Knox F. Burnett (1903-1943), Architect

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Omaha, 1924-1925, and Lincoln, Nebraska, 1925-1933, 1942-1943

The only son of the Dr. Edgar Albert Burnett, chancellor of the University of Nebraska, Knox F. Burnett was born on August 19, 1903.[1] He graduated from the the University of Nebraska first in 1920, then again in 1924 with a major in architectural engineering.[1] He subsequently became a civil engineer for the Latenser firm of Omaha, and the following year returned to Lincoln to work for Davis & Wilson, Architects.[1]

From 1928-1929, Burnett served as the business manager of the "Lincoln Little Symphony."[1][6] He married Lela Randall on June 15, 1929.[1] The couple moved to New York in 1933 so that Burnett could work for the architectural firm Parsons-Clapp-Binkerhoff-Douglas.[1] In 1940, Burnett traveled to Trinidad, Port of Spain and the Caribbean, doing work for the American government.[1] He returned to Lincoln to work with the Olson Construction Company.[1]

Burnett was a member of the American Association of Engineers; the Knights of the Order of King Carol; and the First-Plymouth Congregational Church.[1]

He died August 13, 1943 and was survived by his mother, Nellie Burnett; his wife, Lela; and one son, Knox Robert.[1]

This page is a contribution to the publication, Place Makers of Nebraska: The Architects. See the Format and contents of Nebraska architect entries page for more information on the compilation and page organization.

Compiled Nebraska Directory Listings

Lincoln, Nebraska, 1934

Educational & Professional Associations

1924-1925: civil engineer, John Latenser & Sons, Architects, Omaha, Nebraska.[1]

1925-1933: architect, Davis & Wilson, Architects, Lincoln, Nebraska.[1]

1933-1939: architect, Parsons-Clapp-Binkerhoff-Douglas, Architects, New York.[1]

1940-1942, defense work in British West Indies, Port of Spain, Trinidad and Antigua.[1][7]

1942-1943: architect, Olson Construction Company, Lincoln, Nebraska.[1]

Buildings & Projects


Stuart Theatre (1927-1929), southeast corner of 13th & P, Lincoln, Nebraska.[1]

Gold’s Building (1929-1930), 1033 O Street, Lincoln, Nebraska.[1]

E. J. Junge House (1930), 1035 Fall Creek Road, Lincoln, Nebraska.[2]

Revised original specifications for First-Plymouth Church (1930), 2000 D Street, Lincoln, Nebraska.[3][a]

Burnett House (1932), 2545 Van Dorn Street, Lincoln, Nebraska.[4]

"Executive head of engineering & architectural division," New York World’s Fair, New York.[1][5][b]


Lincoln Water Plant, Lincoln, Nebraska.[1]

University Buildings, Lincoln, Nebraska.[1]

North Platte Project.[1]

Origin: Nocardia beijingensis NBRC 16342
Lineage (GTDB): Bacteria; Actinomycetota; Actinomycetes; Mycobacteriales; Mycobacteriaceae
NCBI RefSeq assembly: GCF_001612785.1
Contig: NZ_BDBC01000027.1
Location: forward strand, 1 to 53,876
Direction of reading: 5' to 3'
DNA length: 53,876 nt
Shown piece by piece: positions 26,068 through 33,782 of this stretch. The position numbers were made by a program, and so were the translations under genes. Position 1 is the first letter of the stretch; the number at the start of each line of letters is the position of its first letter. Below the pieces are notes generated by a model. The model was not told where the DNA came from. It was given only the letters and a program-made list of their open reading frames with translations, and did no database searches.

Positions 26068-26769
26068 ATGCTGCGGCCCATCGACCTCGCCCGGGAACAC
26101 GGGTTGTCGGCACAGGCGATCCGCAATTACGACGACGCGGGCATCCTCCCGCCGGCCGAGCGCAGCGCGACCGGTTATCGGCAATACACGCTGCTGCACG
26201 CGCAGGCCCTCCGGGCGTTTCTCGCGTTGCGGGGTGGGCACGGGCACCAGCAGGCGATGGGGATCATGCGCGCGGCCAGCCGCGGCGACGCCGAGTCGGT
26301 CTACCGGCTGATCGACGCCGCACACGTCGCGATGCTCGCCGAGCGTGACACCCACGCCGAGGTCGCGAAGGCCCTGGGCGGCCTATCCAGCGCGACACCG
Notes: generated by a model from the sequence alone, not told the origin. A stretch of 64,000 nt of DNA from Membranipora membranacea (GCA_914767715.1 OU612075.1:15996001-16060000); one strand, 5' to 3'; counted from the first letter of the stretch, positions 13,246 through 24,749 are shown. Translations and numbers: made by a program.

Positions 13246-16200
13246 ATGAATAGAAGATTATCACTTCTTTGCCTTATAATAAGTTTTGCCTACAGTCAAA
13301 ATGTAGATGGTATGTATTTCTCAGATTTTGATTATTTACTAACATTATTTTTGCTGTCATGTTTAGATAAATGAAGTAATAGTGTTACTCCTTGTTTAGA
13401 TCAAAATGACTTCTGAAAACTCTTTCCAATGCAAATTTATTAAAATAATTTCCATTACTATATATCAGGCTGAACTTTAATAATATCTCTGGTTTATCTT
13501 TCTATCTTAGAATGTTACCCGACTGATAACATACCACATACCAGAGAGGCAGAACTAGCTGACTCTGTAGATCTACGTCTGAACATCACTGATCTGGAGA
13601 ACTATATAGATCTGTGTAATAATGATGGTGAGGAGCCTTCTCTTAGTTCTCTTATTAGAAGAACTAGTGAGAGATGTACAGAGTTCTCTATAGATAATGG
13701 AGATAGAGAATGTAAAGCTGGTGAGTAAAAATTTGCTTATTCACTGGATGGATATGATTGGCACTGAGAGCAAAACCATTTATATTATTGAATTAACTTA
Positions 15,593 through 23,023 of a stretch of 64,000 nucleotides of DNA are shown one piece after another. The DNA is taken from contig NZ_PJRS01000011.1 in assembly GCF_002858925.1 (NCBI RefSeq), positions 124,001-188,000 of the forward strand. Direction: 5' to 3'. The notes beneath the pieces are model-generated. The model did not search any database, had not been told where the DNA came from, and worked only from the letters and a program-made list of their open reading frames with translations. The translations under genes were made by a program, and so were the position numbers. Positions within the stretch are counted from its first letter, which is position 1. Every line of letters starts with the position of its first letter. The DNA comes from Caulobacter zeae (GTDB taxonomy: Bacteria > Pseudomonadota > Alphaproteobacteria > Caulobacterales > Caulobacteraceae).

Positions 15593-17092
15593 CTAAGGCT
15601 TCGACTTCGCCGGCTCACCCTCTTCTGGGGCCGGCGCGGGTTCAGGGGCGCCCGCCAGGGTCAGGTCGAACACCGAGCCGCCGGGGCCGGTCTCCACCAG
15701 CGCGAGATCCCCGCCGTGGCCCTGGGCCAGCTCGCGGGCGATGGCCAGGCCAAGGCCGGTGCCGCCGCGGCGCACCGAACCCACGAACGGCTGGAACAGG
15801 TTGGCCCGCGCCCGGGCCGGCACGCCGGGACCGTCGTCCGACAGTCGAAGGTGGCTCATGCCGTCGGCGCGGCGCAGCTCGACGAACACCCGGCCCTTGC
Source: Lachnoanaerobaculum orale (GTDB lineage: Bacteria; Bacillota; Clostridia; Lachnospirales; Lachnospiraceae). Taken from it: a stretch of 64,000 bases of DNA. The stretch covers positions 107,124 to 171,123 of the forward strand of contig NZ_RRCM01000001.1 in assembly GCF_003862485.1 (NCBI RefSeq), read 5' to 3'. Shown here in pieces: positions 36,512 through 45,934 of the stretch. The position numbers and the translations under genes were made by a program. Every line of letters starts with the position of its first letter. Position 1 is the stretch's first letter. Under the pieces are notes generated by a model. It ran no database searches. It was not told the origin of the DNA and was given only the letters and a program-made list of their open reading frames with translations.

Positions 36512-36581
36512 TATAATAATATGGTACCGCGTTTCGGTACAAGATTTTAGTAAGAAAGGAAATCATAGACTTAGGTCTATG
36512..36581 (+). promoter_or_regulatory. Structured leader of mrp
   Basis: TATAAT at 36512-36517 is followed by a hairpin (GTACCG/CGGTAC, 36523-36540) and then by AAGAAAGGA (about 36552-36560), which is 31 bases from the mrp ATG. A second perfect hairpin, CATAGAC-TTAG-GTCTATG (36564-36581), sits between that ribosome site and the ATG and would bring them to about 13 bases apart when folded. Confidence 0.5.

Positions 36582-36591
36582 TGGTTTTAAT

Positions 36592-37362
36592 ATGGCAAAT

a. In January of 1930, to keep costs within the $500,000 limit originally set by the congregation, a building committee member reported "Certain specifications...are being adapted at the present time to western methods of building whereby further considerable economies can be effected. This adjustment of bids to specifications that have been Lincolnized is a decided advantage to both the church and western contractors." Knox Burnett of the Davis & Wilson firm of Lincoln assisted the committee in this effort "...and said that a considerable saving over the original figures would be possible by adopting local building practices. This can be done without any detriment to the working efficiency or the esthetic merit of the plans."[3]

b. A Lincoln newspaper reported in 1939 that "Knox Burnett...has been made a Knight of the Crown of Rumania for his work in connection with the New York world's fair..." Burnett noted that he "appreciates the honor even if I never get to Rumania to take advantage of it."5]


1. “Knox Burnett Dies After Long Illness,” Lincoln Star (August 13, 1943), 1:7.

2. City of Lincoln Building Permit #19051, issued May 20, 1930, estimated cost of construction $10,000; W. G. Fullagar, contractor.

3. "Build New Church Within Limit Set--First-Plymouth People Hear Report," Lincoln (Nebraska) Evening Journal (January 16, 1930), 15.

4. City of Lincoln Building Permit #20780, issued September 13, 1932, estimated cost of construction $3,000; Knox F. Burnett, architect, contractor, owner.

5. "Knox Burnett Gets Accolade of King Carol," Evening State Journal (Lincoln, Nebraska) (November 6, 1939), 7.

6. "Knox Burnett is Named Manager Little Symphony," Lincoln (Nebraska) Star (March 28, 1928), 14.

7. "Knox Burnett family now in New York City," Evening State Journal (Lincoln, Nebraska) (August 31, 1942), 5.

Page Citation

D. Murphy & E. F. Zimmer, “Knox F. Burnett (1903-1943), Architect,” in David Murphy, Edward F. Zimmer, and Lynn Meyer, comps. Place Makers of Nebraska: The Architects. Lincoln: Nebraska State Historical Society, June 28, 2019. Accessed, October 16, 2019.

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